(Page 2 of 2)
implanted in the aorta, the major artery coming from the heart, through a catheter, as Xconomy’s Angela Shah reported last year. The catheter is threaded up from the thigh through the femoral artery, says COO Jason Heuring. The minimally invasive device takes 10 minutes to install, and has a patent pending on its sheath, Heuring says.
Social media award: Ambix
Prize includes: first round interview at Entrepreneurs Roundtable Accelerator; three months free office space at Rackspace in San Francisco; lifetime access to Foundersuite
—Ambix is a private social media platform for groups such as nonprofits. The U.K.-based company allows members to communicate about a common interest, through mail, group discussion posts, private messages and other methods.
—SnowShoe uses small plastic stamps, which can be attached to anything from a child’s toy to a product like Red Bull, to connect customers to brands through a smartphone. The company, which Xconomy’s Michael Davidson profiled in 2013, makes stamps that each have a unique code. When a person touches the stamp to his or her smartphone screen, it does anything from launching an exclusive video to downloading an app, says Claus Moberg, the San Francisco company’s CEO.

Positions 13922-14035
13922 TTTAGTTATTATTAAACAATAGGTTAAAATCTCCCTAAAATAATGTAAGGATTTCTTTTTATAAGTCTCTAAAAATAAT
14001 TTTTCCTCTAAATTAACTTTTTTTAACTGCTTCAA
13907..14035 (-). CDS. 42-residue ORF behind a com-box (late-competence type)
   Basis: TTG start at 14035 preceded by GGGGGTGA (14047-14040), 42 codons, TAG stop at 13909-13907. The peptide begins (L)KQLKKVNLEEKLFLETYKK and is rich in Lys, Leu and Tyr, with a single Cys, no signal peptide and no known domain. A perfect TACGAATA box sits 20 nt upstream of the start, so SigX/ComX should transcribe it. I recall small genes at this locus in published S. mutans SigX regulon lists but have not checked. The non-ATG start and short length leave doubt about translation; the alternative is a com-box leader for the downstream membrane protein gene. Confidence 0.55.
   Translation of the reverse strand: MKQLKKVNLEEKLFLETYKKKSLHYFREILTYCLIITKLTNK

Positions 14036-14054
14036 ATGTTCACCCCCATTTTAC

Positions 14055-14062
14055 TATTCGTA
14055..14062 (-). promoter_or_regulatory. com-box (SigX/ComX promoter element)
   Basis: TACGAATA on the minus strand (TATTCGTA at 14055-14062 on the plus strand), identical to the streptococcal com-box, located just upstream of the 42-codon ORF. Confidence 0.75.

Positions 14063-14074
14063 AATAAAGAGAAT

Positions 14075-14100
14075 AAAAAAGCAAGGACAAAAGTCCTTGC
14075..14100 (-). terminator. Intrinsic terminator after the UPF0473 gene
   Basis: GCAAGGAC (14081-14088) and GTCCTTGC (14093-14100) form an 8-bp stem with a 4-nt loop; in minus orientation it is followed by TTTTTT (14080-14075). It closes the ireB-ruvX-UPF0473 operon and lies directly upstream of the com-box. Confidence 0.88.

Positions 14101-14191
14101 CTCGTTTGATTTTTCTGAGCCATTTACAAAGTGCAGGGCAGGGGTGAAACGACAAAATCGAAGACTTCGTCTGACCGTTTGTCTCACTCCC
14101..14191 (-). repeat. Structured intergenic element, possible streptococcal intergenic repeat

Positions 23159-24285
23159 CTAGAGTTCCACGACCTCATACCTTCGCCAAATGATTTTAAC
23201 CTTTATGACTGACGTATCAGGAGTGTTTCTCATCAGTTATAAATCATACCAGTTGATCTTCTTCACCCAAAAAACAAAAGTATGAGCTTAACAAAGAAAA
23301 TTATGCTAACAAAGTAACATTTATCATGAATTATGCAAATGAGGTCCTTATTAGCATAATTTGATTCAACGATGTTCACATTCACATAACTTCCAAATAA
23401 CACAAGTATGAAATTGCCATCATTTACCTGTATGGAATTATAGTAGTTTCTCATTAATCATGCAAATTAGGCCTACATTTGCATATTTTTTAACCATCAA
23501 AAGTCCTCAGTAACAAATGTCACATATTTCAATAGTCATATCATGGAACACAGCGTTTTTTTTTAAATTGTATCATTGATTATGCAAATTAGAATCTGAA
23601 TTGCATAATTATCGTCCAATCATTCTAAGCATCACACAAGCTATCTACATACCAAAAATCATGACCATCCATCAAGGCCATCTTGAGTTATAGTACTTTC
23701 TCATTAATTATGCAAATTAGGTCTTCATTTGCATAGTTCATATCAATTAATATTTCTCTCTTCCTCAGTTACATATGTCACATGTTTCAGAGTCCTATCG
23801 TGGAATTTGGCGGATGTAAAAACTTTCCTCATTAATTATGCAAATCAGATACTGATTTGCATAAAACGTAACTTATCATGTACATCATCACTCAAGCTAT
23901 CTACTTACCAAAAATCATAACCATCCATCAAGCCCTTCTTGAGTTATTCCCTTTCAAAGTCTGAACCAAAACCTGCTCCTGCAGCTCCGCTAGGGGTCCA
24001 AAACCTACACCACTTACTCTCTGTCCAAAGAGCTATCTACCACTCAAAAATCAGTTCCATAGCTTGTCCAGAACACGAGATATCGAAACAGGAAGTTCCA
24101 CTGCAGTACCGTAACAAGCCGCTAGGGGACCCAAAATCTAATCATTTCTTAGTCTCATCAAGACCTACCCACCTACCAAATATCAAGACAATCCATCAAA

—Cheddar Up offers a payment processing system that works like an Evite for school fundraisers, field trips, and anything for which people—mothers in particular—might need to collect money, says Nichole Montoya, the Denver company’s CEO. The user creates a payment page through which she can track and process payments, Montoya says. The company charges a transaction fee, as well as subscription fees for heavy users.
—BeConnections is a social media company that tries to connect small- and medium-sized businesses with one another. The company intends to make business development connections between companies and retain leads for those companies, says CEO Carlota Pico. The company has users in 40 counties in a couple of dozen industries, Pico says. It is based in Madrid, though it is a part of the Boston accelerator Dat Venture.
—Nanopore Diagnostics has built a test for bacterial infections, helping physicians and hospitals determine which antibiotics to use on patients. The St. Louis, MO, company has developed a technology called the iNDxer that precisely and quickly diagnoses, says CEO Tom Cohen. The device, intended initially for use in emergency rooms, can diagnose infections in 30 minutes, compared to as many as five days for culture tests, Cohen says.
—Wyzerr processes customer surveys for businesses, taking the surveys right at the point of sale rather than printing a request on a receipt for customers to take the survey later. The Syracuse, New York-based company’s surveys take 15 to 60 seconds, and use IBM’s Watson to spot positive and negative trends in the business, says founder and lead programmer Natasia Malaihollo. The company, which considers itself a hybrid research and survey company, uses game-like tools to drive participation.
—Cargo has built a device that connects to the computer system of, ideally, any and all cars. The Portland, OR-based company’s software can do anything from locate a car that is missing to unlock it using a smartphone, says CEO Tyler Phillipi. It has launched pilot programs in Portland and San Francisco and won’t be in other cities for at least another year, Phillipi says.